The libwww library (previously known as the Common Library) acted as a much-needed catalytic spark in the earliest days of the web. Developed in 1992 by the creator of the web, Tim Berners-Lee, libwww was an API package meant to be a starting point for developers building browsers, itself derived and chunked out from a browser Berners-Lee was working on at the time. It wasn’t long before programmers, clustered together in small groups or working on their own, started downloading the package and hacking together browsers for their platform of choice. Because of the release of libwww, in just under a year, half a dozen new browsers were created for the web, available for Windows, Mac and several different Unix variations.
Not bad for a library that was just a side effect of the first browser ever made.
The Line Mode Browser
There wasn’t some singular vision for the web. It was accessible to all and disjointed by design, and its development happened only through the parallel efforts of curious programmers around the world. But in order to even access the web (and experiment with it), early adopters needed a client, software that could use HTTP to grab a URI and display HTML. In other words, a web browser. Most used the Line Mode Browser. It was the second browser ever made.
The Line Mode Browser was built by Nicola Pellow in May of 1991. At the time, Pellow was still just an intern at CERN, but she had shown a passion for the web and Berners-Lee entrusted her with the project. Her goal with the Line Mode Browser was to create something versatile, flexible, and interoperable. What she ended up with was a text-only, grayscale browser that could only be accessed via the command line and required at least rudimentary knowledge of computer science to even get installed. But even though it was about as basic as you could get, it became incredibly popular.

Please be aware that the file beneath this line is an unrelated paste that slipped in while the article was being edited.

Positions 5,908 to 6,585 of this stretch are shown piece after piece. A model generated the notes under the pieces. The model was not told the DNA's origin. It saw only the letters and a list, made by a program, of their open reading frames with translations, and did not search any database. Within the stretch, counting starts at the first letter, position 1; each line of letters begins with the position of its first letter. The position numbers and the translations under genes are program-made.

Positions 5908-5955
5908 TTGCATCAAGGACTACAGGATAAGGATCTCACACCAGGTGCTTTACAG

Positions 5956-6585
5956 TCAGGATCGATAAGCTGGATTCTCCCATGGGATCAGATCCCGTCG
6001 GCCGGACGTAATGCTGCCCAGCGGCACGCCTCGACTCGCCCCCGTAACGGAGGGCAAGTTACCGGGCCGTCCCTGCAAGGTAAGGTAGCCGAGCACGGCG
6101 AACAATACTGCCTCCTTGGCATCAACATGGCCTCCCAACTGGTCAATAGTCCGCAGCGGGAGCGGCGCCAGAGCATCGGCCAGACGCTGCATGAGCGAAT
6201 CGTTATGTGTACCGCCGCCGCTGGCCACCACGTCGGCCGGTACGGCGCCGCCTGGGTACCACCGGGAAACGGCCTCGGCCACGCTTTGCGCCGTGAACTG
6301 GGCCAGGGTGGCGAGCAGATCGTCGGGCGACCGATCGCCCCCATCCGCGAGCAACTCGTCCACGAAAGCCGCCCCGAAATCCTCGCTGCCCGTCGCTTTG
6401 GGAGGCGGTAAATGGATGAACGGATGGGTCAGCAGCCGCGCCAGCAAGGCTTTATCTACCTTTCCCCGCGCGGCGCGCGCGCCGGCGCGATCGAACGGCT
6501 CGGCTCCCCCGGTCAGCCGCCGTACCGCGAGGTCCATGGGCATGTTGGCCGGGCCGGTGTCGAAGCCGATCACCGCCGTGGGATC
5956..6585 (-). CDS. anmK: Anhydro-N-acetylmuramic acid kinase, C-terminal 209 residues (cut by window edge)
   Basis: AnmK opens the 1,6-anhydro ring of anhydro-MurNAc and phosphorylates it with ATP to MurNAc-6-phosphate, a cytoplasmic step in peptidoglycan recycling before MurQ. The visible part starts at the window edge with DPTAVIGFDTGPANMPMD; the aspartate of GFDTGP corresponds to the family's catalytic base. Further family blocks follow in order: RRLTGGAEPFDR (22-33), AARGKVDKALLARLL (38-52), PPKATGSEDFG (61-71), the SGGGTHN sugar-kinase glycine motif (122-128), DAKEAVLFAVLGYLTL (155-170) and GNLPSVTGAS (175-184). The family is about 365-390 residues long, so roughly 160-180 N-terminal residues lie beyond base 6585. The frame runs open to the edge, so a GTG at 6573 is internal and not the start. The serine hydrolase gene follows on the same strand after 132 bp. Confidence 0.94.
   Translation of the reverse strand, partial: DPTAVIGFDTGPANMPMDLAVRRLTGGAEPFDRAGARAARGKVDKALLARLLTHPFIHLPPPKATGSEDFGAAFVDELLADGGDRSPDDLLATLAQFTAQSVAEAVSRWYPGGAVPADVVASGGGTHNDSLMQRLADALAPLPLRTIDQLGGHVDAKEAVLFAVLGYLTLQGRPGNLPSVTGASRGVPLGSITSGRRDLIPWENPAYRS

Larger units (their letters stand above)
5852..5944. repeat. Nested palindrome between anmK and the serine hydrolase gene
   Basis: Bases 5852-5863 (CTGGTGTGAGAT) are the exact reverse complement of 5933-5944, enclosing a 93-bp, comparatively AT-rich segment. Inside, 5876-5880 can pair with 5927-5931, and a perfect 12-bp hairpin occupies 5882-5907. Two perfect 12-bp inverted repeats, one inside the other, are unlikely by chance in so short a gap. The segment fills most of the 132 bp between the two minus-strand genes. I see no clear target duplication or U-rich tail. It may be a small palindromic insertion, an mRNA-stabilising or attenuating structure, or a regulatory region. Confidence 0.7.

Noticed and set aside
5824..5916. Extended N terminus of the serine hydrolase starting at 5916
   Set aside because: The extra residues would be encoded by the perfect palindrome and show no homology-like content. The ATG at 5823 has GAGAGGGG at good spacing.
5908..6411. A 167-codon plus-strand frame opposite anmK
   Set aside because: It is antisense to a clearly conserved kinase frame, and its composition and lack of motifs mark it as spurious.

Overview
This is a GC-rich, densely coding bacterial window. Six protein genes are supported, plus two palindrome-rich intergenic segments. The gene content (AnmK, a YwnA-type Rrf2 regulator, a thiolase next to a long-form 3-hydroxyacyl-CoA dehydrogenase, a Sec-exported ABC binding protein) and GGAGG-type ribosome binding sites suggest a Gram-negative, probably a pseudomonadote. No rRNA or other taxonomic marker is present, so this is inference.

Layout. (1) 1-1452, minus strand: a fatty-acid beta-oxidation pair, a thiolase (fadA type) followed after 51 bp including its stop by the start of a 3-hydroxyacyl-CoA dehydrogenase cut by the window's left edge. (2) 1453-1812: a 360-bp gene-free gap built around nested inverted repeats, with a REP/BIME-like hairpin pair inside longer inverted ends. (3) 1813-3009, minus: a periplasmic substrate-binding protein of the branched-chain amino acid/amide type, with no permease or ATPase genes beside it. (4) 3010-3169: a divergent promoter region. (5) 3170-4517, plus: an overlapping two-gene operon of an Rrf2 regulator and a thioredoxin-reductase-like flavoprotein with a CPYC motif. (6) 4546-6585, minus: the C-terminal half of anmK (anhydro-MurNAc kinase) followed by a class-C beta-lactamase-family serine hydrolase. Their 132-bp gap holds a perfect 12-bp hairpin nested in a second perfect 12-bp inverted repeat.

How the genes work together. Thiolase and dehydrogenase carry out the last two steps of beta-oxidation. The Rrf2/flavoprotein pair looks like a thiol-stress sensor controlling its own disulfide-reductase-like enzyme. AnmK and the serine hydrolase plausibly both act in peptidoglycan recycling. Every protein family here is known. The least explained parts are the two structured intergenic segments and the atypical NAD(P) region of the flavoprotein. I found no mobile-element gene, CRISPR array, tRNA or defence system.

Its simplicity actually gave it an edge. The Line Mode Browser was easy to use (once you got it setup) and more importantly, easy to modify (hack) so that it could be bent to any purpose. It could quickly access any web page with just a few commands, even if the page itself was black and white and a little boring. At its core, the Line Mode Browser offered a no-nonsense way to read web documents, which is really all anybody was asking for at the time. That will make a lot more sense once we get to the phonebook.
At the time though, there was one other option. It was called WorldWideWeb and actually predated the Line Mode Browser by about a year. It was created by Berners-Lee at around the same time he came up with the web itself. The World Wide Web built on a lot of great technologies that had come before it, and Berners-Lee kind of mixed together Internet best practices and a few bright new ideas to make it happen. But he still didn’t quite know how the web was going to feel. So the WorldWideWeb browser became a place where Berners-Lee could test out new ideas and experiment with possible interfaces. It became his programatic canvas, a way for him to sketch out what the web would become.
The first kind of striking thing about WorldWideWeb is that it was a graphical browser. It would be a couple of years before anyone came back around to that. Then there was the browser chrome: an address bar, a back button and a way to organize browser windows. And unlike the Line Mode Browser, it featured (admittedly primitive) styling of HTML elements, inline images, and spell checking. There was even a whole bunch of nifty keyboard and UI shortcuts for users to explore.
But the showstopper was that it was a read / write browser.